Have a look at this painting of bears in a forest by Ivan Shishkin. As you look at the composition, take note of where your eyes travel.
Do the same thing with this one by Thomas Moran. What did you notice first? What parts of the picture did you just you glance at, and where do your eyes linger the longest?
Here’s another Turner. There are a lot of things to look at here. Allow your eyes to peruse it casually, but try to be aware of what they just glance at and where they spend the most time.
Here’s one by David Roberts. Where do you look first? How do your eyes explore the scene?
OK, one last picture. You saw this on an earlier post. Look at it again, and try to be aware of how your eyes track around the picture.
I asked you to play this game in order to pose a couple of fundamental questions: Does everyone look at pictures in the same way? And do we really understand how pictorial design influences the movements of our eyes?
Scientists have designed experiments to explore these questions. In 1967, Russian psychologist Alfred Yarbus developed sensitive instruments to track the involuntary jumping movement of the eyes, called “saccades.”
Here’s a map, or “scanpath,” of the movement of one person’s center of vision, or fovea, as it scans the bears in the forest. The eyes clearly fixate on the bears, but they also circulate generally around the perimeter of the picture.
Yarbus showed his subjects the Repin painting “They Did Not Expect Him.” The scene shows a prisoner returning to his family after a long exile. Yarbus asked his subjects a series of different leading questions, like how old the people were, or how rich they were, or how long the man was away. He found the chart of eye movements differed wildly each time. And the scanpaths varied from person to person.
These scanpath studies lead to a number of conclusions—and questions—for us as artists:
1. Different people don’t look at the same picture in the same way. And a single person will look at a given picture differently depending on what questions they bring to the image. This has profound implications to curators writing museum tags and comic artists writing word balloons.
2. Pictures do not “control” the eye. The viewer’s thought process plays a huge role in how their eyes travel through a composition.
3. Standard compositional theory assumes that our eyes follow contours. That doesn’t seem to happen at all. They never follow along the curve of the woman’s back, for example, they just jump from face to face. Of course we do perceive lines of action and flowing contours, but our eyes don’t actually follow along them.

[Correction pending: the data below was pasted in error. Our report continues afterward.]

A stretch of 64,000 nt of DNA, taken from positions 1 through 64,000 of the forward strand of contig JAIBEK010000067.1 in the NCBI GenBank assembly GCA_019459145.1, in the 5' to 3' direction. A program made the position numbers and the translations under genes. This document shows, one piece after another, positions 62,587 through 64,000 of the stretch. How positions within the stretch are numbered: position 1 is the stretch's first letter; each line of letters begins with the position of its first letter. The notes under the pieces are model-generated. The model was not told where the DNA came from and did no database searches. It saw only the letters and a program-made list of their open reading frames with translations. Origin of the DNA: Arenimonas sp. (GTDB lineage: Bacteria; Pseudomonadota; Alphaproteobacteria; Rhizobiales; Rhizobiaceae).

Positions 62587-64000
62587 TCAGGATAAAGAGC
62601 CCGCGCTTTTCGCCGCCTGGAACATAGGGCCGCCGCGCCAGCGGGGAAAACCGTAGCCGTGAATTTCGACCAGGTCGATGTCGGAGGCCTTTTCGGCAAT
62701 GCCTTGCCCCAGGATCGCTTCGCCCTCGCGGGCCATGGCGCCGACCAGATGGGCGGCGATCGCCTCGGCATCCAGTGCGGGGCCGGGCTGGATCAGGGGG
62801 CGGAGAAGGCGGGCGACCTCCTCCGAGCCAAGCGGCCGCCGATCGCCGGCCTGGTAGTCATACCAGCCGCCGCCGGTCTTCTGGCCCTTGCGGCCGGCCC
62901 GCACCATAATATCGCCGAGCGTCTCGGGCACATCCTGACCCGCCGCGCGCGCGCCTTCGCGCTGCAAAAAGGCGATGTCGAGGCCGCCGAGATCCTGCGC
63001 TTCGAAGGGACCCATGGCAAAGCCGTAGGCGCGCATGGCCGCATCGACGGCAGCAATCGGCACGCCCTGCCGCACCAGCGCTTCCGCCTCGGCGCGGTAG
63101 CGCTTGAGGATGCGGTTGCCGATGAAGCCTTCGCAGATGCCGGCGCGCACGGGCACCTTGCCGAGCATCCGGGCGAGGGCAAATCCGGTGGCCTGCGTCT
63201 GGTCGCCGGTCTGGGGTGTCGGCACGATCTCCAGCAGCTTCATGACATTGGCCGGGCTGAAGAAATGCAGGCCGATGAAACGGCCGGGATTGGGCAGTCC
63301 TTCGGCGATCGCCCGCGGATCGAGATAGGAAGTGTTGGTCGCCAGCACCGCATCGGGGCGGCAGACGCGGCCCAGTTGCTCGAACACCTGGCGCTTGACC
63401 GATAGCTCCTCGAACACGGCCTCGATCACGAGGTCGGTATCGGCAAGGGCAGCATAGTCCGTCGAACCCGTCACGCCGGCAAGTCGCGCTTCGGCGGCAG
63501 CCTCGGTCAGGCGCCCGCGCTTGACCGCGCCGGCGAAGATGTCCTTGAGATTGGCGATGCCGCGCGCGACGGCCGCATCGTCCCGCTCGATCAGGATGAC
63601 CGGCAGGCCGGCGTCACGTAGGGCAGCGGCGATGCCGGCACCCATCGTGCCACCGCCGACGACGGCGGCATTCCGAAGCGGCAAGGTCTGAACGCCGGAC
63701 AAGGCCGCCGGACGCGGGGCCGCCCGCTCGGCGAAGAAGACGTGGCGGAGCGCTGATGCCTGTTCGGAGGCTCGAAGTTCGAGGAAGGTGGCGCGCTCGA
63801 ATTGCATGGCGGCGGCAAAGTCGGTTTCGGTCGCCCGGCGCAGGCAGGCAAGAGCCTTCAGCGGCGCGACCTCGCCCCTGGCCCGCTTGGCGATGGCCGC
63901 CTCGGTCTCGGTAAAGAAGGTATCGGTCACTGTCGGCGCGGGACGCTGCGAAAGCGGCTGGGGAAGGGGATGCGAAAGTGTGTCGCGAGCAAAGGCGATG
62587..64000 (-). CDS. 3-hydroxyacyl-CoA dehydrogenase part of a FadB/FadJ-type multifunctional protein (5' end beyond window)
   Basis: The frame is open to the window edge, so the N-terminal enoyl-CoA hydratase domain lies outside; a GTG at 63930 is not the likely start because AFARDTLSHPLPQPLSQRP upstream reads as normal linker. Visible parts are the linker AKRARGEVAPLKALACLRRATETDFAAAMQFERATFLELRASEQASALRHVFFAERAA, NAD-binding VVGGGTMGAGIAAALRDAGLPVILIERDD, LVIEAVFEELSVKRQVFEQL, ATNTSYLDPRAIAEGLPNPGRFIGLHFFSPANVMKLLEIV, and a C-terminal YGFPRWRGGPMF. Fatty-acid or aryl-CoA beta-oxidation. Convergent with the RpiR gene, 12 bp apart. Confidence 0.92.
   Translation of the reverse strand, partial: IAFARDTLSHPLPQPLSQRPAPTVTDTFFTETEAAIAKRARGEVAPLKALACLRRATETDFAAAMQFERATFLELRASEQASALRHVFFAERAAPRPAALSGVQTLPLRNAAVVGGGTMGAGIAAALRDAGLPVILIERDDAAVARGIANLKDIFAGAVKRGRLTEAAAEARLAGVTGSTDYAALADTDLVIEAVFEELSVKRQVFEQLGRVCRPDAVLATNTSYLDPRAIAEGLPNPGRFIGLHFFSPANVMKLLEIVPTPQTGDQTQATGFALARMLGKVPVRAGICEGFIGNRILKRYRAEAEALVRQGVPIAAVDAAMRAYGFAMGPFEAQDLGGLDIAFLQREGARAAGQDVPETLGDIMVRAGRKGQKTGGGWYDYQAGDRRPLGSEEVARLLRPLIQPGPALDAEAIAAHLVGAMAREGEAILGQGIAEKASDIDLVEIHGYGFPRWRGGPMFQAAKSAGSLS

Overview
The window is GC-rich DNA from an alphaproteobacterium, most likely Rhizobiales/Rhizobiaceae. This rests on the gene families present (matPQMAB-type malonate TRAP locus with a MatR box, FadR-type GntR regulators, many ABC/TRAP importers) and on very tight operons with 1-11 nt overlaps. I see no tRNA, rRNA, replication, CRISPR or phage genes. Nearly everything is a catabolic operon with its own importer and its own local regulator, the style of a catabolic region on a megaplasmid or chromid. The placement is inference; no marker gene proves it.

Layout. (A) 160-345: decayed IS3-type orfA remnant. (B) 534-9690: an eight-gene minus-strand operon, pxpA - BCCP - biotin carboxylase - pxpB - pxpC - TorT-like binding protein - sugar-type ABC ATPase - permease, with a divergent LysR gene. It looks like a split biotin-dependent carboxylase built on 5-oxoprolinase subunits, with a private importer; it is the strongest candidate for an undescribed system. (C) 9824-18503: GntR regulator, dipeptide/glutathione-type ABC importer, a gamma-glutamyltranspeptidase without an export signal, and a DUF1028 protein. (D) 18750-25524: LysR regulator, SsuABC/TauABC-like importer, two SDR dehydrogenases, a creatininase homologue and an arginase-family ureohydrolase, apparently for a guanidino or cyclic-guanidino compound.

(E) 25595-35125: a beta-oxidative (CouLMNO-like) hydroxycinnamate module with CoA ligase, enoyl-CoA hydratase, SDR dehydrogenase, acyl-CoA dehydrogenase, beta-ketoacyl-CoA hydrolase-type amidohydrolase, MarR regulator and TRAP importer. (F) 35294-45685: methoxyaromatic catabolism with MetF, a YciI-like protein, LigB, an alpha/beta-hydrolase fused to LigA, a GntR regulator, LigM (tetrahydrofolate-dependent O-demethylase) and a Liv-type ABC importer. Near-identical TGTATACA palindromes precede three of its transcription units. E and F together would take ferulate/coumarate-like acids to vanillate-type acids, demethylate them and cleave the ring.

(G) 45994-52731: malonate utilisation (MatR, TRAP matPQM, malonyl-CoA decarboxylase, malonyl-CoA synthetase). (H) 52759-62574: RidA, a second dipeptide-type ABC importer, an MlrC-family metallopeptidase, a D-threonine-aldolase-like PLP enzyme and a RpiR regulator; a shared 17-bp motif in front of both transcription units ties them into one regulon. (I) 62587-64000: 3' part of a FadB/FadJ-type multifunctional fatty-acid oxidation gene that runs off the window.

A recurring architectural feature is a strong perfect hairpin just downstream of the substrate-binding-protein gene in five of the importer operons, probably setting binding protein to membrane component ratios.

I also wondered if there is any basis to the assumption in standard compositional theory that the eye is attracted to areas of strongest contrast. That’s why I showed you the Turner and the Roberts and the Moran. I noticed when I looked at those pictures that my attention was sometimes attracted to the edges with the least contrast.
In the Turner, for example, I found myself looking at the light-colored tower (1) more than the black gondola (2), which had much more contrast. Was that true for you, too?
My hunch is that the areas of strong contrast are somehow felt or registered by the peripheral vision, but that the eye’s center of vision quickly moves to other tasks, in this case to sorting out close contrasts.
To my knowledge, there hasn't been much scientific study at all on the subject of what's going on in our peripheral vision when we're decoding an image.
In any case, when it comes to how we look at pictures, there is more than just abstract design theory going on. Regardless of how the picture is designed in abstract terms, we seem to be involuntarily attracted to sorting out the human stories.
I hope you’ll share your own experience of looking at these pictures in the comment section. For more information on the science of eye tracking, check out this link:
Tomorrow: Stretching a Face